Many infants typically spit up after every feeding but vomiting which involves forceful projection of food from the mouth occurs less and requires treatment if it occurs regularly. Reflux, intestinal issues or certain illnesses can all cause infant vomiting. It is important to note that an infant who vomits repeatedly can end up with dehydration quickly. Parents should try to reduce the vomiting episodes as well as prevent dehydration. You can learn ways to prevent dehydration by simply enrolling in a first aid class today.
Changes in feeding
Babies who are breastfed should continue to be breastfed unless a doctor advises differently. If breastfeeding is done every few hours, it can be changed to every half an hour for 5-10 minutes. Since breast milk can be easily digested than formula, switching to an electrolyte solution is not always needed.
As for bottle-fed babies, they should be given an electrolyte balanced solution in place of the formula until the vomiting improves. In case there is no improvement after 24 hours or the infant appears dehydrated, a doctor should be consulted. Always remember that certain foods such as sugar-rich drinks and high-fat foods can increase vomiting, thus should be avoided as much as possible.
An infant who is sick and vomiting frequently can become dehydrated if rehydration measures are not started right away. The indications of dehydration include excessive thirst, dry lips as well as sunken eyes, crying without tears, decreased urination and loose skin.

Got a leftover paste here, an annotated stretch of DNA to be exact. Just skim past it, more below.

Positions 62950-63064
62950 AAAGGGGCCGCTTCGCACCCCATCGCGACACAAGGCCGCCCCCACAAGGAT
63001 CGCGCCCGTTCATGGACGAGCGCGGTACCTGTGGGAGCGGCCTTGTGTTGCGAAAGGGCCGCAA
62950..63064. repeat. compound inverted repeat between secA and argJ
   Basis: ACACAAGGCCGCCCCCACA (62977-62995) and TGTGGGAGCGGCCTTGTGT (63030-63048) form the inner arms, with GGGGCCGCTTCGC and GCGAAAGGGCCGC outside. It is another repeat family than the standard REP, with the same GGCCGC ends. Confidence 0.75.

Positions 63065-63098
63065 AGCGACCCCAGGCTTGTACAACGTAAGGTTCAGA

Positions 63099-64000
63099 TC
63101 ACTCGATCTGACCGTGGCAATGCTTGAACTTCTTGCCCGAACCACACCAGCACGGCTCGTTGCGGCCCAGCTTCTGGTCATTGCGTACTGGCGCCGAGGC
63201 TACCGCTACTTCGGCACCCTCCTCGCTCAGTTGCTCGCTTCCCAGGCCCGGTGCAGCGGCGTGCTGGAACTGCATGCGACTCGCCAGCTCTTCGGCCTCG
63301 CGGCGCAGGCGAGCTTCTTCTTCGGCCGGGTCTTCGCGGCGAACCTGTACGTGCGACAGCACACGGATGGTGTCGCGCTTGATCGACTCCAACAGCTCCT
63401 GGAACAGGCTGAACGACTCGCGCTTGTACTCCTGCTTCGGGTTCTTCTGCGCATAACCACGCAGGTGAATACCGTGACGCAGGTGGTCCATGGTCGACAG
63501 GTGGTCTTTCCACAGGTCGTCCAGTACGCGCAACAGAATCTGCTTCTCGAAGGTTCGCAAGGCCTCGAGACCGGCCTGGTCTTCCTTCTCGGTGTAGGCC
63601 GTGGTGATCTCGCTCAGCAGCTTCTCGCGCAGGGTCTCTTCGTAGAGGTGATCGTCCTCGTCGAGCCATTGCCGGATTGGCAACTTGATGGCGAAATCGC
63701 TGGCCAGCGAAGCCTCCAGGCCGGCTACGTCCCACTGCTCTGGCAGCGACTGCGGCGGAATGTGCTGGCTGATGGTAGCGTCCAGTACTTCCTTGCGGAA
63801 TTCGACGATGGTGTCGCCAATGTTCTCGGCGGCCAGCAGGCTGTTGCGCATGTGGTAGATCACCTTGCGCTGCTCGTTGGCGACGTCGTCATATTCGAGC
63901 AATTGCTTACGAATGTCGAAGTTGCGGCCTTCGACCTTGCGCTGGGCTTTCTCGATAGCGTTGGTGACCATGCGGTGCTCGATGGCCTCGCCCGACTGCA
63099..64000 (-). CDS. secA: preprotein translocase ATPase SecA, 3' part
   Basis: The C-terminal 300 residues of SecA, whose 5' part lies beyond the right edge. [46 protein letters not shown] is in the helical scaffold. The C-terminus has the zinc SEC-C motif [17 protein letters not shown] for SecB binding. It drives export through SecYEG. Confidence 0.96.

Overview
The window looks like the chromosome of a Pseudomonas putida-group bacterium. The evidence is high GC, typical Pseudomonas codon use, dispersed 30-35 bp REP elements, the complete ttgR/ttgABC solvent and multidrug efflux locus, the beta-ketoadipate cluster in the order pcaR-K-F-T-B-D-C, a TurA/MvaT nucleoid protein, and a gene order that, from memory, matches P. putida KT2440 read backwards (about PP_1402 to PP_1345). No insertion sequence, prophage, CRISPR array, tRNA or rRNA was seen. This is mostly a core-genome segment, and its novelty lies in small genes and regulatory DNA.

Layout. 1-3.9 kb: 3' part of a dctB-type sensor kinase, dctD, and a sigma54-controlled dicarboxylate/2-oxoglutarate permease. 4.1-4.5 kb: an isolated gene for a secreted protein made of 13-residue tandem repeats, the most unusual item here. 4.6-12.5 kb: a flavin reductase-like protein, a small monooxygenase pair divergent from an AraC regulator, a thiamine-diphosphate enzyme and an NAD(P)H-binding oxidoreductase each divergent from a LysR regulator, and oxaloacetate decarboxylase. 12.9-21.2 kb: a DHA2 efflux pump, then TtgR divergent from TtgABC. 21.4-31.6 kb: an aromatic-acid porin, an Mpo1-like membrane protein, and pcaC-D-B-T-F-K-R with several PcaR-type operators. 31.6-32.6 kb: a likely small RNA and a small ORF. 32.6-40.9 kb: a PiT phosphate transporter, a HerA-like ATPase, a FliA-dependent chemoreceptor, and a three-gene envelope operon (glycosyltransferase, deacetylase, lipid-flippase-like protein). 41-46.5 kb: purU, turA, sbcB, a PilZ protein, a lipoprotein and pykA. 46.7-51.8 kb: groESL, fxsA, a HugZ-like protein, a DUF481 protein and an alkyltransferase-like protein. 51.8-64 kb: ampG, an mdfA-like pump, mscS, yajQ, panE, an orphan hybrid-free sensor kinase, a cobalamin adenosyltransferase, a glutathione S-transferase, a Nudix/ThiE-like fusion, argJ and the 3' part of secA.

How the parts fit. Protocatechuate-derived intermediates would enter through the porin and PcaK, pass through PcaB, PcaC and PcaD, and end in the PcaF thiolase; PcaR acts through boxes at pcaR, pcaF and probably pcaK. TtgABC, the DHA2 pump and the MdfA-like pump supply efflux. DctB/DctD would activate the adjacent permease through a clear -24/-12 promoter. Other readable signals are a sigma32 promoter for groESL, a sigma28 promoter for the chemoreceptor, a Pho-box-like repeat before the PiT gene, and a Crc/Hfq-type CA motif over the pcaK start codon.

The replacement of fluids should be done slowly or the frequency of the vomiting will increase. Take note that large quantities of plain water must never be forced on a child since this will only disrupt the electrolyte balance in the body and instigate more problems. You can also provide electrolyte solutions specifically made for infants. Make sure that you will start with small amounts and steadily increase. If in doubt on what to provide to the child, it is best to consult a doctor as soon as possible for the proper recommendations.
It is best to raise the head of the infant’s bed by placing a blanket or other object beneath the mattress. A sick child who vomits is less likely to choke on vomit if his/her head is slightly raised or placed on his/her side instead on his/her back.
Do not place a pillow directly under the head of the infant since this is considered as a smothering hazard. When feeding the baby and after feeding, you have to hold in an upright position to reduce vomiting. Additionally, avoid jiggling or handling too much if the child vomits from reflux.
In most cases of vomiting, the doctor will prescribe medications to reduce the vomiting with serious chronic reflux. Over-the-counter medications to help reduce the vomiting must not be used for infants unless recommended by a doctor.